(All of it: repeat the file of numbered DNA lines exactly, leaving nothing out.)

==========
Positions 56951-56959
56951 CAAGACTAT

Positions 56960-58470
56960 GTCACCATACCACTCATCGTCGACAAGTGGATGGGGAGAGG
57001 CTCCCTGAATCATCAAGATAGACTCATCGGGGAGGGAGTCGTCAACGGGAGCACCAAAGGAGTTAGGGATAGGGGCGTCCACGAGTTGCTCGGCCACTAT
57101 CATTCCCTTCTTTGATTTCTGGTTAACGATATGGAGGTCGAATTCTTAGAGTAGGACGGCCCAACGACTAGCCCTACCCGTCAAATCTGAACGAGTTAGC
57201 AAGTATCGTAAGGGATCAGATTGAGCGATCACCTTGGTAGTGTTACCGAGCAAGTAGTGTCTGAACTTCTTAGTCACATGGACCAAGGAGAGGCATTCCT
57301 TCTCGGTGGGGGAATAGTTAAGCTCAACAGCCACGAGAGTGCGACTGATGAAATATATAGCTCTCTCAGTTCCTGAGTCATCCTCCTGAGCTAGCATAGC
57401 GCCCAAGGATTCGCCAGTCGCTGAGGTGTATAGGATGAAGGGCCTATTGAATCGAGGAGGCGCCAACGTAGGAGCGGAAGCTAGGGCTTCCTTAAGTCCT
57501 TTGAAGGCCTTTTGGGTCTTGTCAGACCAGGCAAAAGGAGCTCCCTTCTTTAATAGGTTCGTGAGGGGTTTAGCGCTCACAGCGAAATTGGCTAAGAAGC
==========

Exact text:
Positions 56951-56959
56951 CAAGACTAT

Positions 56960-58470
56960 GTCACCATACCACTCATCGTCGACAAGTGGATGGGGAGAGG
57001 CTCCCTGAATCATCAAGATAGACTCATCGGGGAGGGAGTCGTCAACGGGAGCACCAAAGGAGTTAGGGATAGGGGCGTCCACGAGTTGCTCGGCCACTAT
57101 CATTCCCTTCTTTGATTTCTGGTTAACGATATGGAGGTCGAATTCTTAGAGTAGGACGGCCCAACGACTAGCCCTACCCGTCAAATCTGAACGAGTTAGC
57201 AAGTATCGTAAGGGATCAGATTGAGCGATCACCTTGGTAGTGTTACCGAGCAAGTAGTGTCTGAACTTCTTAGTCACATGGACCAAGGAGAGGCATTCCT
57301 TCTCGGTGGGGGAATAGTTAAGCTCAACAGCCACGAGAGTGCGACTGATGAAATATATAGCTCTCTCAGTTCCTGAGTCATCCTCCTGAGCTAGCATAGC
57401 GCCCAAGGATTCGCCAGTCGCTGAGGTGTATAGGATGAAGGGCCTATTGAATCGAGGAGGCGCCAACGTAGGAGCGGAAGCTAGGGCTTCCTTAAGTCCT
57501 TTGAAGGCCTTTTGGGTCTTGTCAGACCAGGCAAAAGGAGCTCCCTTCTTTAATAGGTTCGTGAGGGGTTTAGCGCTCACAGCGAAATTGGCTAAGAAGC